Primary Prevention of Type 2 Diabetes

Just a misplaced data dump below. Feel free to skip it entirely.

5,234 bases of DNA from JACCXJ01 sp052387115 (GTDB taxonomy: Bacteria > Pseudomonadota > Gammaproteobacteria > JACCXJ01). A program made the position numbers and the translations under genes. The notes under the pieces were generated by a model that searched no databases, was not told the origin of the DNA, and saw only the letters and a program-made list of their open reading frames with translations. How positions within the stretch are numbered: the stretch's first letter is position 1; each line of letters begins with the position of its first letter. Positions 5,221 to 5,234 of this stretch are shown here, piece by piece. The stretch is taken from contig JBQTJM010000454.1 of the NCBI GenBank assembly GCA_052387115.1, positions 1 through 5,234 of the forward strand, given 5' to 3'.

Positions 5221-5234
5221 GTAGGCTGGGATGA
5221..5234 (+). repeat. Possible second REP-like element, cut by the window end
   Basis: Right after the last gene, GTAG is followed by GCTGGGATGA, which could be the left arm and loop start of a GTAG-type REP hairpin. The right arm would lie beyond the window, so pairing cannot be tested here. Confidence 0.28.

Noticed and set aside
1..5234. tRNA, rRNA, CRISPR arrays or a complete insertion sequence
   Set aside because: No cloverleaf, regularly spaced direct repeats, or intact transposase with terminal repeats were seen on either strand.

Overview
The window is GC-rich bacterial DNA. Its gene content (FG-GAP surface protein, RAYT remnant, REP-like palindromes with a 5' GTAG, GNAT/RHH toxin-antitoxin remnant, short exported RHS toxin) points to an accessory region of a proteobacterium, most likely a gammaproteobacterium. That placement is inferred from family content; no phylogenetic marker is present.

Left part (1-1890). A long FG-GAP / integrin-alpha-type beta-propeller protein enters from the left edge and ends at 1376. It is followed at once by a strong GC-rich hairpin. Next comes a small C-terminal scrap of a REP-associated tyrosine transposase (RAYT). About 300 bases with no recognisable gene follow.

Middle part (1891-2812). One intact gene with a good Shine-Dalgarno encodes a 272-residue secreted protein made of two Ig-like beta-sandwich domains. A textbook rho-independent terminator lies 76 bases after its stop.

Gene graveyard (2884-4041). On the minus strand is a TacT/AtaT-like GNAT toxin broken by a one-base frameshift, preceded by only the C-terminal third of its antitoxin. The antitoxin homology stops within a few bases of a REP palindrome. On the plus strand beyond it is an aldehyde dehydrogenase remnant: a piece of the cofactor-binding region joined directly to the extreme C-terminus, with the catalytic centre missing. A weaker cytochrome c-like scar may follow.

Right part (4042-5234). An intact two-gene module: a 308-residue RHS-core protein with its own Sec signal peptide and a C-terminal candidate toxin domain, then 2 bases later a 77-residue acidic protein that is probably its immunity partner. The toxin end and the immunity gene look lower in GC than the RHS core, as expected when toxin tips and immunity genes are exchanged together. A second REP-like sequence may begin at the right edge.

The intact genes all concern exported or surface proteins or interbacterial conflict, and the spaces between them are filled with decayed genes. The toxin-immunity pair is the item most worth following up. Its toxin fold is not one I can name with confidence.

Type 2 diabetes (T2DM), a global epidemic, now ranks among the leading noncommunicable public health challenges of the present era [1–3]. In 2015, The International Diabetes Federation (IDF) estimated that 415 million adults had diabetes worldwide, with T2DM accounting for 90%–95% of all diabetes cases . The public health burden imposed by diabetes is underscored by the fact that diabetes now is the leading cause of blindness, end-stage renal failure, and nontraumatic limb amputations, and a major contributor to heart disease, stroke, and peripheral vascular disease [4–7]. There is now abundant evidence from clinical trials that T2DM is preventable in adults through implementation of lifestyle interventions and/or medications. However, the achievement of sustained glycemic control to the level necessary for prevention of complications often proves elusive, even in countries in the developed economies [8,9]. Optimal glycemic control requires a highly motivated patient and regular contact points of that patient with the diabetic care team. The care process for an individual with diabetes includes many challenges: the use of multiple medications; frequent clinic visits; adherence to challenging lifestyle prescriptions; performance of demanding self-management tasks; paying for cumulative costs of home blood glucose monitoring equipment; sustained engagement by a team of physicians, nurses, dietitians, diabetes educators, ophthalmologists, podiatrists, behaviorists, and other specialized professionals; and the implementation of sundry other recommendations [10,11]. Translation of the results of clinical trials on diabetes prevention to the community at large presents additional challenges and involves focus on health and nutrition literacy, identification of persons at risk for T2DM, promotion of lifestyle intervention efforts, provision of community resources, and pertinent legislative action that rewards preventive behavior.